I have been thinking and wanting to explore collages again since this summer, when I was so inspired by Hector Perez and his students’ work with SoCal Ex–but not until today I finally acted on that impulse. I have two works done and one almost complete. Two to share, and one part of a larger, more ambitious project that will have to wait for a bit.
What I love about collages is their sustainability (this below was made for prints that were to be thrown away), and their serendipity. There is a magic about collages, finding enough materials or copies of subject to bring a piece to completion, or that sudden inspiration that constitutes the ‘aha!’ factor of the collage. I am referring to old-school paper, scissors and exacto knife collages, glue-messy ones….there is nothing like digging through your collage material container and unearth and reassemble a work you didn’t even know existed or could compose. The root of the word collage is the same as the French verb ‘coller’ or to glue (a latin verb, in italian ‘incollare’). Collages are associated the the Cubist and Surrealist art movements in the last century. Picasso and George Braques are said to have coined the term. In Surrealism, we find more three-dimensional assembly/collages that resemble nonsensical machinery. There is a very fine line between sculpture made of found objects and three-dimensional ‘collages’. The key being, in my opinion, the spontaneity and uplanned process leading to the finished product, which, really, is never meant to be finished.
The exploratory aspect is the most attractive component of the collage process to me, the element of surprise, play, even psychological discovery that all contribute to give life to a work. It is quite extraordinary how when the mind lets go the art takes over (you can call it soul), and such a welcome relief from too much art that is planned and executed like a project. Collages keep the wander, let us, like sketching, solve ourselves. There is no right or wrong because the destination is never known in collages. How utterly liberating.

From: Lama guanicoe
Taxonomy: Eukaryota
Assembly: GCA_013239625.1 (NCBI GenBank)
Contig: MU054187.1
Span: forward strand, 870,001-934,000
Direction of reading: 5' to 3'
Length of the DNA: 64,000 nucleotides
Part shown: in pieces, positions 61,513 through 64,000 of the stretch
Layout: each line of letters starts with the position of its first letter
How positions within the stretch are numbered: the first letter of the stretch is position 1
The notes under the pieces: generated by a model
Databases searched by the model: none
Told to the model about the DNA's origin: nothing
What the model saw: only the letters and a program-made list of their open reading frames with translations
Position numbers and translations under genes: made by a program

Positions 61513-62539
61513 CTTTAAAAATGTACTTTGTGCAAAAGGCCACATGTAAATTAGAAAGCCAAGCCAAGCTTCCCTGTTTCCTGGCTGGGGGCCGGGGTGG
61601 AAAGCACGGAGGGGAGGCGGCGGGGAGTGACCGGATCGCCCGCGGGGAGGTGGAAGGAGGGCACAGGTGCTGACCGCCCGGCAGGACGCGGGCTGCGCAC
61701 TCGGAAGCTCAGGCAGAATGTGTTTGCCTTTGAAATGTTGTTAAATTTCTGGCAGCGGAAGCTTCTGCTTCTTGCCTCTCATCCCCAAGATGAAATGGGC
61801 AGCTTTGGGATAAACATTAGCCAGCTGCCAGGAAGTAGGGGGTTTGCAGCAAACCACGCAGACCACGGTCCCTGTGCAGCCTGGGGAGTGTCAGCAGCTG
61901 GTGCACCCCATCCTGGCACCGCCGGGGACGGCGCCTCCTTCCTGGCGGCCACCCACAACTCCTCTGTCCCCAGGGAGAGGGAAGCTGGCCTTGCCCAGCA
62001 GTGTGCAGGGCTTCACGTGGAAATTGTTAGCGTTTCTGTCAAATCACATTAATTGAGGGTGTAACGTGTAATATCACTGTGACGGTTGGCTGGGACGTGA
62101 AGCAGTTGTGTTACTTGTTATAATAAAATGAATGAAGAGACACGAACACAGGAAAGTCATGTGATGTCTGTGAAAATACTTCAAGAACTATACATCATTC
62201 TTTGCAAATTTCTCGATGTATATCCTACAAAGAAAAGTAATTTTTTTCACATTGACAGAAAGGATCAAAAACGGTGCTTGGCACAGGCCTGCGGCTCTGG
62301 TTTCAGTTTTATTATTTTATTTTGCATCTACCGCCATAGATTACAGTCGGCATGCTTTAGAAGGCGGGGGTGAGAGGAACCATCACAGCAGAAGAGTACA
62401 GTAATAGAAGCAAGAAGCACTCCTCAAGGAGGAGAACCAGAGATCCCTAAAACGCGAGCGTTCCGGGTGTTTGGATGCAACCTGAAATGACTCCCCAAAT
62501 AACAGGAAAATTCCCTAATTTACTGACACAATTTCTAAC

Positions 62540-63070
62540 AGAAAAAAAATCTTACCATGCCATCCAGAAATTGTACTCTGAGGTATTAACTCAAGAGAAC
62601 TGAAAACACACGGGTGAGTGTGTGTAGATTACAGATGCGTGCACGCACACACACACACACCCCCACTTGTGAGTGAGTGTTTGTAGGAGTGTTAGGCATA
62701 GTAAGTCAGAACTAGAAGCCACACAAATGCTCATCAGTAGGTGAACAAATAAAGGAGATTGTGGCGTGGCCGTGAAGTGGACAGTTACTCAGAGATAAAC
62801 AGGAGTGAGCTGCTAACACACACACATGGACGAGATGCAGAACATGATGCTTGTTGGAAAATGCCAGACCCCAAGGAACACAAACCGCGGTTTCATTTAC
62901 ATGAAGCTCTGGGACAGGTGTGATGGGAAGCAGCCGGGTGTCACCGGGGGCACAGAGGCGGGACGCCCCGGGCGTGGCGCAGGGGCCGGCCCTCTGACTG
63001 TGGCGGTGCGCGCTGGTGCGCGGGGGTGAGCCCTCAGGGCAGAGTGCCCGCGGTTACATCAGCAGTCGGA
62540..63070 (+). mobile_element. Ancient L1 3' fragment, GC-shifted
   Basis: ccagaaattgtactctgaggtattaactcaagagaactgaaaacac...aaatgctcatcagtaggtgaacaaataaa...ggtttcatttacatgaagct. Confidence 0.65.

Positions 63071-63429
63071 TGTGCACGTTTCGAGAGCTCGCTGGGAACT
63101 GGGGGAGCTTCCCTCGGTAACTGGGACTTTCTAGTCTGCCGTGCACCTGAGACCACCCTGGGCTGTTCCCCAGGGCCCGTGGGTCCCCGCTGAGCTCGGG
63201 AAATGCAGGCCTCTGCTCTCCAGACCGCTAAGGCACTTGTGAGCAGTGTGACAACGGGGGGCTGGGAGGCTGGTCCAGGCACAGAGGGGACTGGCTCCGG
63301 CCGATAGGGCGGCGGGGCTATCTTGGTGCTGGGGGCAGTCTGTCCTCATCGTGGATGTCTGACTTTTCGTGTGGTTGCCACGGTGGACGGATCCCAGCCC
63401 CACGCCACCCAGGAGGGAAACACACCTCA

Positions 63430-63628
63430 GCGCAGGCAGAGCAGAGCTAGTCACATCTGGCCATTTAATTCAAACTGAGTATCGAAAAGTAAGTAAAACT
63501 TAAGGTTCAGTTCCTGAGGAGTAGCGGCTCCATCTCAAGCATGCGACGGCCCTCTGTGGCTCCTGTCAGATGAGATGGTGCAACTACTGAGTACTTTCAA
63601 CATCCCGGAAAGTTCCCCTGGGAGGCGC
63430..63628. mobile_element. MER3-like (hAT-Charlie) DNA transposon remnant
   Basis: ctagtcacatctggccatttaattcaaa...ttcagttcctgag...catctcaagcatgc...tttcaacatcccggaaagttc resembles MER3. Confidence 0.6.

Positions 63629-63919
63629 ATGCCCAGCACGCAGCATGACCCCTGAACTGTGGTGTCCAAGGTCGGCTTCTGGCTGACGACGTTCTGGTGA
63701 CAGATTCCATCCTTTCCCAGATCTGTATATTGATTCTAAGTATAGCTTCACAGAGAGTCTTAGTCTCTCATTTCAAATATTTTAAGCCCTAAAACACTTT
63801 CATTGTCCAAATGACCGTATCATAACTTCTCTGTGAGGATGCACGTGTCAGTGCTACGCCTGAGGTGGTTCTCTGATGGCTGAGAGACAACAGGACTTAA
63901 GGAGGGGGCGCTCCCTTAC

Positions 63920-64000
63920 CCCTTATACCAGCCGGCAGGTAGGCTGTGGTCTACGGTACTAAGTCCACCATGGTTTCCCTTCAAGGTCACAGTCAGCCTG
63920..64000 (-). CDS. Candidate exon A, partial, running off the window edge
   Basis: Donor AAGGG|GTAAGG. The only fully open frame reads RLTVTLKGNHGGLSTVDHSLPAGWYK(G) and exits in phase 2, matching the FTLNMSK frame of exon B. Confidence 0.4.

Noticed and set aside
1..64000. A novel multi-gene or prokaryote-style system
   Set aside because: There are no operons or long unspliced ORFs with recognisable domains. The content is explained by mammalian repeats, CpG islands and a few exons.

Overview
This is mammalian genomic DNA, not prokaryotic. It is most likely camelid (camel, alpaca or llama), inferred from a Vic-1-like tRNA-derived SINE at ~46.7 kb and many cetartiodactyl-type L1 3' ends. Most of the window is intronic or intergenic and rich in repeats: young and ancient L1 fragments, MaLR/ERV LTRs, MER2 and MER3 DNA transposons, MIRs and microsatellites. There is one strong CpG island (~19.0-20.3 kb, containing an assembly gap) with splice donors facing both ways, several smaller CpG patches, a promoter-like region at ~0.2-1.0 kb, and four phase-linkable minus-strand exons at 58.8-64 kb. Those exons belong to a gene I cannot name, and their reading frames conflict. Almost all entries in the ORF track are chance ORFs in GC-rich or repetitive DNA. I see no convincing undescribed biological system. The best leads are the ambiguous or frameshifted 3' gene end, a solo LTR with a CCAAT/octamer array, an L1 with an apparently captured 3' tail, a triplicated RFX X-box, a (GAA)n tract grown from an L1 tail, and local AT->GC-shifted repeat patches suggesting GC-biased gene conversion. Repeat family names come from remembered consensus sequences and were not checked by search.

Yet the best collages, like the best works of art, appear undeniable in the end, as if the piece just ‘made sense’; they acquire layers of meaning with passing of time, age well, even acquire a certain patina. More than anything, they became more lovely or intense with each time your gaze falls on them. The personal fragments embedded in the collages will echo throughout the years; they will forever signify a time, place and emotion captured, crystallized, amplified.
In architecture, collages are extremely useful right-brain experimentation, and we see the Situationist using them to chart new maps of possible cities. We see collages in the 1960′s and 70′s in the works of Archigram, Superstudio, Coop Himmelblau and others. Richard Meier is a starchitect and collager. Whether or not you favor his brand of architecture I think that we all, as architects and academics, ought to have, like him, a way and time to let our innate sense of creativity develop, A time to use our hands (not the mouse, not the tip of our finger)and remember how to let our mind play and discover itself. Build something with our hands, an alternate reality, even if paper-thin. Collages are where we can dream, using pieces of reality. I suspect that regular collaging would open us (and our art/design) to inspiration, mental flexibility, maybe even brilliance.
Richard Meier’s collages complement his architecture. Unlike his architectural drawings, they are nonrepresentational; like these drawings, they record process. Like his architecture itself, they study relationships in space and seek difficult reconciliations of the opposed conditions of “found” discord and ideal order.
“A single collage is not begun and finished by itself,” says Meier. “On the contrary, works in various stages of evolution are left in notebooks and on the shelves of my studio, left sometimes for months or even years to await their own period of development. A collage is often the result of many revisions. Each must be seen as an element in my total work; they are, for me, an adjunct and a passion related to my life as an architect.”
“Meier has an eye, and a mind to use it,” the architect John Hedjuk has written. “He doesn’t create all those collages at night at home for nothing. The collage making is his midnight boxing ring. It keeps the hand and the eye trained.”
This is what I have been working on, all material from extra pages from printing this blog for my mom in Italy (I send monthly installments via mail because she refuses to make friends with computers. Mamma, when you read this, know you killed a tree ).
I applied an ‘antiquing’ crackling glaze to the glazed canvas so we’ll see how it develops. I dig the diagonal/chainlink texture which resulted from the juxtaposition of the pieces. The celling adds an architectural/design reading to the piece. What do you think?